Quantifying Racial Disparities in Water Affordability
Repository Usage Stats
Water services are essential‚ for all populations, yet the affordability of water has emerged as a major challenge faced by community water systems. While water costs rise for an increasing number of public water utility customers, there is no mandate to ensure equitable affordability, only guidelines by the EPA. Under EPA guidance, the metric for water affordability was previously based on water costs as a percentage of median household income for the entire area served by a water system. Recently developed metrics quantify the water affordability burden with greater attention to lower income households. Specifically, the Household Burden Index‚ measures the cost of water services as a percentage of low-income households’ annual income. In addition to examining water affordability, it is also essential to assess the presence of inequalities between racial and ethnic groups. As such, this study examines racial and ethnic disparities in the affordability of water services in North Carolina. To determine the racial and ethnic composition of a water utility, this study implements a novel method of fitting block group level US Census data within water utility boundaries established with newly digitized service boundary maps. The study concludes there is a modest but significant correlation between low affordability of water services and higher proportion of black and Hispanic residents in a block group. Community water systems should apply our findings to affordability planning in their service areas.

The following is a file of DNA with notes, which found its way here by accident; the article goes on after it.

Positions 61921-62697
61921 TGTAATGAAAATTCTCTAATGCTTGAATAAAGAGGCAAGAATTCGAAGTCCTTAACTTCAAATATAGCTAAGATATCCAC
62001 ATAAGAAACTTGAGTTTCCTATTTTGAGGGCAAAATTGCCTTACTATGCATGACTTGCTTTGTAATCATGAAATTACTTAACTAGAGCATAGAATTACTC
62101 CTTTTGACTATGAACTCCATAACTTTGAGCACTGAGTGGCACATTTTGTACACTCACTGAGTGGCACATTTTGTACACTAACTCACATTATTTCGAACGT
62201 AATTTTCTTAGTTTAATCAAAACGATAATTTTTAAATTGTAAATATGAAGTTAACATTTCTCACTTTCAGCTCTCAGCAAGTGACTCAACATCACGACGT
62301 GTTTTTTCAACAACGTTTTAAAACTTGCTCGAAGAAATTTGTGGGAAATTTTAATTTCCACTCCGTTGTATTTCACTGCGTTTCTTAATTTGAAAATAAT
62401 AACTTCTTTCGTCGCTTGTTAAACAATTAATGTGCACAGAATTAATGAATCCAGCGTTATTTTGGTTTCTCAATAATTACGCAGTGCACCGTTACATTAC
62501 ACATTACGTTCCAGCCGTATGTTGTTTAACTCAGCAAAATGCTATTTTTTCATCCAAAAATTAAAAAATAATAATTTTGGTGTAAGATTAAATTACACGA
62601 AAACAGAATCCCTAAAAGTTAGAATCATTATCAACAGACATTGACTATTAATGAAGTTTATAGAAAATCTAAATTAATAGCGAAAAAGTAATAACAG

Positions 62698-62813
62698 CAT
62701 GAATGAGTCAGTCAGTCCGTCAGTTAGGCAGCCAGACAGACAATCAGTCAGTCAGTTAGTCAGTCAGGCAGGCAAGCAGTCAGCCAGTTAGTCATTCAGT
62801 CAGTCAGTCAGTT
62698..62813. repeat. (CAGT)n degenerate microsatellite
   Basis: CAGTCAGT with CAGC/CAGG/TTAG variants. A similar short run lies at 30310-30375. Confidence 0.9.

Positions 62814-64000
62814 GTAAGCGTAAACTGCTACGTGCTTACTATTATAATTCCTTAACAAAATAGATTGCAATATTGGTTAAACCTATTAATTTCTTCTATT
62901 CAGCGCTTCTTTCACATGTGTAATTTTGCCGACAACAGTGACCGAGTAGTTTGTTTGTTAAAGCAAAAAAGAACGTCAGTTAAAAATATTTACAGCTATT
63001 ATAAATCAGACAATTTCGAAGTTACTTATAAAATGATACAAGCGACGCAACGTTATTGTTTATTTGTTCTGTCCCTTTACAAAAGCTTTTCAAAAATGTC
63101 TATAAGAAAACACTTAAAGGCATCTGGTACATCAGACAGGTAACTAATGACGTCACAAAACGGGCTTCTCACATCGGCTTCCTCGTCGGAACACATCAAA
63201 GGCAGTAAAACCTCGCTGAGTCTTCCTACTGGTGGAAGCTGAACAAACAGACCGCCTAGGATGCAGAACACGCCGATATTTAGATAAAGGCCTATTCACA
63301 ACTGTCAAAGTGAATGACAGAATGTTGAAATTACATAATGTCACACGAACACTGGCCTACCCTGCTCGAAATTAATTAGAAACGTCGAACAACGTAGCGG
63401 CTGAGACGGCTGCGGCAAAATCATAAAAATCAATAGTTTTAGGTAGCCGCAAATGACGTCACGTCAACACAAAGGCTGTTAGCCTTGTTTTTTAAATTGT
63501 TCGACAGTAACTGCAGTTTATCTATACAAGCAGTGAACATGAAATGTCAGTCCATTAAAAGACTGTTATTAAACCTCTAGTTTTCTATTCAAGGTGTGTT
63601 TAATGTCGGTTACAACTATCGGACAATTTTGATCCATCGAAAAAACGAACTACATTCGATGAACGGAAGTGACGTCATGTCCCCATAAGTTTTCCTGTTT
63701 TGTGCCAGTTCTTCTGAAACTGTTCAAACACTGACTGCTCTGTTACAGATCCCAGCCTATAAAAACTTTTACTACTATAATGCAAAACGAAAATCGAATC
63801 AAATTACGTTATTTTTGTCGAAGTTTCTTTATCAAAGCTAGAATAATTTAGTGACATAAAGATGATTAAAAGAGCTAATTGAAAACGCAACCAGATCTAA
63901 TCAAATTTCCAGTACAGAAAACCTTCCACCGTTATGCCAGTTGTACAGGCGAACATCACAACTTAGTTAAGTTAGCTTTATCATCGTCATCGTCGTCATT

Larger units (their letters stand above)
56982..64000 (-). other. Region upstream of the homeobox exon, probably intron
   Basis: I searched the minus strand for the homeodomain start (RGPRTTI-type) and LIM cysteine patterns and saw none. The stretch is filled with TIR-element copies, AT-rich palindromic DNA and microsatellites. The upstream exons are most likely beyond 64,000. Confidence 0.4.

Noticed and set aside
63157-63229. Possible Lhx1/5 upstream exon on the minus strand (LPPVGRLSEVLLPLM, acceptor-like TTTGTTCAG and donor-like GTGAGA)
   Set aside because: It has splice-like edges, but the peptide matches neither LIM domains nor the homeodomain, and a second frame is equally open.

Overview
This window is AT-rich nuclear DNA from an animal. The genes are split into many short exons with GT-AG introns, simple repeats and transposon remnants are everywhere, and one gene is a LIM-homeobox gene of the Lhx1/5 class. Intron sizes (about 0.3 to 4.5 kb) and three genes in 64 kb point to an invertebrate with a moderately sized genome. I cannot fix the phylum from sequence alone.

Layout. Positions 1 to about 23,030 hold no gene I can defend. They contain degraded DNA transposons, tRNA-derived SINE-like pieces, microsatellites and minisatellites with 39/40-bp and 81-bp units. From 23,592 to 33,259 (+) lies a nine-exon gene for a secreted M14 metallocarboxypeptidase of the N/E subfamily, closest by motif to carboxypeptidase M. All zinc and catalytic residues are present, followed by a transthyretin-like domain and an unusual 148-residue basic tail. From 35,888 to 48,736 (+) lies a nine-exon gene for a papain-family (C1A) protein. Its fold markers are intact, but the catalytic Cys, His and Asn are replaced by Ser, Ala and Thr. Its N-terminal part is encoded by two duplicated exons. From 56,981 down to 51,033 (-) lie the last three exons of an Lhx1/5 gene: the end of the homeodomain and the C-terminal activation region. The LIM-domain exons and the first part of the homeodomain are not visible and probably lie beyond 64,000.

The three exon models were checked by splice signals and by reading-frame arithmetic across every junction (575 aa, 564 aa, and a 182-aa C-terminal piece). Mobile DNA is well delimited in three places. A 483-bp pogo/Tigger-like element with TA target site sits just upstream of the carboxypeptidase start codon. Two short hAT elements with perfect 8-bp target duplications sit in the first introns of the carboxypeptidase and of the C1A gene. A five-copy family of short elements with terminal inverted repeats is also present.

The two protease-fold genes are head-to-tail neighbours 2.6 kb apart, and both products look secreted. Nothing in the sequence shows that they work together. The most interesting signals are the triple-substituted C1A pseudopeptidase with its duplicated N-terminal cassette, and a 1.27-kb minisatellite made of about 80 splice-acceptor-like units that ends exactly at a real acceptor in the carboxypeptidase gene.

CitationSayed, Sara; & Smith, Hannah (2021). Quantifying Racial Disparities in Water Affordability. Master's project, Duke University. Retrieved from https://hdl.handle.net/10161/22703.
More InfoShow full item record
This work is licensed under a Creative Commons Attribution-Noncommercial-No Derivative Works 3.0 United States License.
Rights for Collection: Nicholas School of the Environment
Works are deposited here by their authors, and represent their research and opinions, not that of Duke University. Some materials and descriptions may include offensive content. More info